GPs have given their approval to an electronic hepatitis C testing initiative, which uses an algorithm to flag patients potentially at risk of the disease.
Around 143,000 people in the UK have chronic HCV infection and GPs were told last year by NHS England that they should do more testing to identify patients affected by the disease.
The Hepatitis C Assessment to Treatment Trial (HepCATT), led by the University of Bristol, is the first UK clinical trial of a scheme showing an increase in the identification and treatment of the condition in patients in primary care,
Five times more patients were assessed for treatment under the scheme compared with control cases, according to the study findings, published in the BMJ.
The trial, funded by the National Institute for Health Research, assessed whether a multi-part intervention in GP practices could increase the identification and treatment of HCV-infected patients compared with usual care. It took place in South West England, with 22 practices randomised to intervention and 23 to the control arm.
An electronic algorithm was devised to flag patients with HCV risk markers and invite them for an HCV test by letter, or through pop-up messages during consultations. Practice staff received HCV educational training, and HCV posters and leaflets were placed in waiting rooms to increase patient awareness.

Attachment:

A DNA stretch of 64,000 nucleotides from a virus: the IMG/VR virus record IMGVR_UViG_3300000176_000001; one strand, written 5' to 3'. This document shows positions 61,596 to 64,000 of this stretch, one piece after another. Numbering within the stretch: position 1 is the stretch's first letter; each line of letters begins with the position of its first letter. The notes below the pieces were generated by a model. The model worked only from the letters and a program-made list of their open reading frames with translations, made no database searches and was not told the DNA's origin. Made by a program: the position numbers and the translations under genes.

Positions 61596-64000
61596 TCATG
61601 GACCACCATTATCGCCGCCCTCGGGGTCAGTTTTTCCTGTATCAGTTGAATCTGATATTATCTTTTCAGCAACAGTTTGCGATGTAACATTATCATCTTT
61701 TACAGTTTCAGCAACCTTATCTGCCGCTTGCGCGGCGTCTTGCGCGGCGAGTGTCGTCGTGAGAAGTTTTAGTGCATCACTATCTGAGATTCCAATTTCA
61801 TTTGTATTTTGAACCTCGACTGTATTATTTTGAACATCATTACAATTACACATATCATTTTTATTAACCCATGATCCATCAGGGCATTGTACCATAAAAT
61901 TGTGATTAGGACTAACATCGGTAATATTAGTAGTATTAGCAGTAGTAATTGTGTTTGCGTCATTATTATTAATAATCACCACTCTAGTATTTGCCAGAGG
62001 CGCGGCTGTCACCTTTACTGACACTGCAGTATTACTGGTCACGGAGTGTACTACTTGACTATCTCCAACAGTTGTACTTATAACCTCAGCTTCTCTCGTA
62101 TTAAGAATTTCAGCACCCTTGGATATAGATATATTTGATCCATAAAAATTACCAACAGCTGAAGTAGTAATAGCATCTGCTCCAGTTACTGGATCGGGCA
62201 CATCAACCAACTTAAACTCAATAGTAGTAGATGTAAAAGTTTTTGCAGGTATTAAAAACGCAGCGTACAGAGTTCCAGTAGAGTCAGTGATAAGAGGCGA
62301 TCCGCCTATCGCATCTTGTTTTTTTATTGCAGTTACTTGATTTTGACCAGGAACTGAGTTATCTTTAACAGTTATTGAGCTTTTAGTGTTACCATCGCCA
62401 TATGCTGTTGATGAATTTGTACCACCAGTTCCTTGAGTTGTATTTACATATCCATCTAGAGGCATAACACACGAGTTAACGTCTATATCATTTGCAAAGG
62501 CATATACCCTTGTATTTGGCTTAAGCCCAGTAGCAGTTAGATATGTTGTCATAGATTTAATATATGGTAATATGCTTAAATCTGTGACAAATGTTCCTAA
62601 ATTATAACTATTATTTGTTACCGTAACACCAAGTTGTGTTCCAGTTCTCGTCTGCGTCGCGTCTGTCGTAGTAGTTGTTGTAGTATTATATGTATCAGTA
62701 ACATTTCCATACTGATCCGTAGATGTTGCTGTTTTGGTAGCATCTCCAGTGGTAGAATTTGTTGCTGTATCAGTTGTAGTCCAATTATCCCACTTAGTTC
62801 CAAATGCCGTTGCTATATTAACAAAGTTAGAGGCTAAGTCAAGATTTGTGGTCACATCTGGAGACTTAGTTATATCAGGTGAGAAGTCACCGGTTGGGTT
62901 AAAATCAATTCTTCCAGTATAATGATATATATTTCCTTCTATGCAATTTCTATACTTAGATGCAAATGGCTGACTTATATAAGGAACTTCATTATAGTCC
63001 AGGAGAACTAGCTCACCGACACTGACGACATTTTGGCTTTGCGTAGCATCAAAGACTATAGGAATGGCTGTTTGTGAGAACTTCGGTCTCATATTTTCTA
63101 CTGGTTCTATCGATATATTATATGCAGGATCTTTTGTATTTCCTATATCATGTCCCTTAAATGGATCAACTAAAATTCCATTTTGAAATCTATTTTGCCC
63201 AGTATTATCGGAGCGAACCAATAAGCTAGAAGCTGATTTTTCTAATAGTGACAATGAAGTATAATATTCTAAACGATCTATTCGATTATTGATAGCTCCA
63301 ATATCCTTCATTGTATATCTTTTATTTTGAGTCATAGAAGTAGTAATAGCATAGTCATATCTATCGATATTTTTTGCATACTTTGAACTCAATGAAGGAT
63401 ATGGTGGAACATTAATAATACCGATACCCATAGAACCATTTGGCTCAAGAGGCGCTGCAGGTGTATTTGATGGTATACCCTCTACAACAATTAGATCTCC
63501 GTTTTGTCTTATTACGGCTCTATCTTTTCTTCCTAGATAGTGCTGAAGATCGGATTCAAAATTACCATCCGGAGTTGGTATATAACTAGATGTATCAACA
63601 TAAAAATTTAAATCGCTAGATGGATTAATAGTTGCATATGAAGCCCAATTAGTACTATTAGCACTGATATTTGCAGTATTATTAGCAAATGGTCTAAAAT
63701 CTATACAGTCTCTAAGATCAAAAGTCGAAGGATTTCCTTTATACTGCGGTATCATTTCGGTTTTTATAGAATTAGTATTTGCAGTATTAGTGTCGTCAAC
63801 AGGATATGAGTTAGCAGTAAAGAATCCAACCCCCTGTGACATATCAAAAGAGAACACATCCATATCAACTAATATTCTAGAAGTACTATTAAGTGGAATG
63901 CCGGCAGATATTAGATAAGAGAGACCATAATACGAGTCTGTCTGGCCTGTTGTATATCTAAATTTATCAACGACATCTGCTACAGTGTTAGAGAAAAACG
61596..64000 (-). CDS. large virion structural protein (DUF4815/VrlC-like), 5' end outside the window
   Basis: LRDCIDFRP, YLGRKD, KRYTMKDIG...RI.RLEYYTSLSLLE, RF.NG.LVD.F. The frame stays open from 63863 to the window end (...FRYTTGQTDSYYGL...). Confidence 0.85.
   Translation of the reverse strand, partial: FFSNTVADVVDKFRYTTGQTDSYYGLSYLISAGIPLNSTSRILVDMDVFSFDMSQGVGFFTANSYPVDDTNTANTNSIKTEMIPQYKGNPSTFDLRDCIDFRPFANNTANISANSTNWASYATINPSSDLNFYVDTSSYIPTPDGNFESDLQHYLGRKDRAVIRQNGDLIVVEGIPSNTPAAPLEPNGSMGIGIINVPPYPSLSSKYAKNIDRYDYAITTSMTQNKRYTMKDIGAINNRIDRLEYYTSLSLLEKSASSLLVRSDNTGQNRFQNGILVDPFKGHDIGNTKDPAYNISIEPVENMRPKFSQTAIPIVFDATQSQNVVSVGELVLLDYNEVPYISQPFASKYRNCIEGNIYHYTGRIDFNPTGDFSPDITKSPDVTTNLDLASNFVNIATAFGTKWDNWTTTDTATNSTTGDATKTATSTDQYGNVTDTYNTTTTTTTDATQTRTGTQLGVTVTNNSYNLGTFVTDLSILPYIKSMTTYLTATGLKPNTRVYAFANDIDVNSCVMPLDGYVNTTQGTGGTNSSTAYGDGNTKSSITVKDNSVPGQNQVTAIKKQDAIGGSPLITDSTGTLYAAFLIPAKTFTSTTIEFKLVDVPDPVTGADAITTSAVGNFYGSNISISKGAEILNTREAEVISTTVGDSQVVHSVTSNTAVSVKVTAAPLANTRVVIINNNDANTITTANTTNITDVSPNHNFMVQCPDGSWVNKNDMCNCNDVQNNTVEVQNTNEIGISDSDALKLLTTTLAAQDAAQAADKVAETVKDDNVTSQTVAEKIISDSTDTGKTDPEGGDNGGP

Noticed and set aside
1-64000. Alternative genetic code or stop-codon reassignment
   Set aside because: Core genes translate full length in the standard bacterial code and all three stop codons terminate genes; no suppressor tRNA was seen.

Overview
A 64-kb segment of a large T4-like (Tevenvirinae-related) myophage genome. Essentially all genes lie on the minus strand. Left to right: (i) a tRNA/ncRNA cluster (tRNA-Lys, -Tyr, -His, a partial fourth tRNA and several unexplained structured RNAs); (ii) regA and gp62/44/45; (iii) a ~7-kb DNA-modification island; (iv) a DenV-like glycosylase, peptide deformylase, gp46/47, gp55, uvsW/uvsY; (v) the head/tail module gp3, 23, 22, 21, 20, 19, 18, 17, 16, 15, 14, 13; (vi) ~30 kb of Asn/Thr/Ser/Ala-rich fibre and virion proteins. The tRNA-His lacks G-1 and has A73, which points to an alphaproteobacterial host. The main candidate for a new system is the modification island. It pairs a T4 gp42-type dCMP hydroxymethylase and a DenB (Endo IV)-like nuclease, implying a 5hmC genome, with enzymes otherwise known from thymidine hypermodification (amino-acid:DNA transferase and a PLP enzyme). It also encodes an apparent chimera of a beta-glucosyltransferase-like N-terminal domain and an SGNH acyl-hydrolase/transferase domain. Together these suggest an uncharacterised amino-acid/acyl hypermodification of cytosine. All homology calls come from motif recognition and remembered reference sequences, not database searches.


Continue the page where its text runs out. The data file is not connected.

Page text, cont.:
Around 5% of all patients were flagged with HCV risk markers; and 16% of the flagged patients were tested for HCV in HepCATT intervention practices compared to 10% in control practices – a 59% increase after adjusting for the characteristics of different practices.
The intervention was comparatively low cost at an average of £624 per general practice and £3,165 per additional patient assessed at hepatology.
GPs participating in the study said the algorithm provided them with a list of patients with HCV infection risk factors that they were not aware should be targeted for testing.
They also said they appreciated the opportunity to discuss testing with patients – especially those who may not have been aware of their HCV risk. The study found the training enhanced GPs’ HCV awareness and knowledge of risk factors, which itself acted as a prompt for opportunistic testing.
Professor Graham Foster from Queen Mary’s University London and clinical lead for hepatology at Barts Health, said: ‘Our primary care colleagues are key partners in the campaign and HepCATT provides the essential evidence base to allow us to expand testing into primary care in an affordable, cost-effective manner.’
Dr Jeremy Horwood, associate professor of social sciences and health at the Centre for Academic Primary Care at the University of Bristol and ARC West, who led the qualitative evaluation, said: ‘With adequate resources and technology, primary care can play an important role in identifying patients with hepatitis C infection who have the potential to benefit from treatment.
‘The cost-effective HepCATT intervention provides primary care with a range of tools to improve identification and care for HCV-infected patients and prevent HCV-related illness..’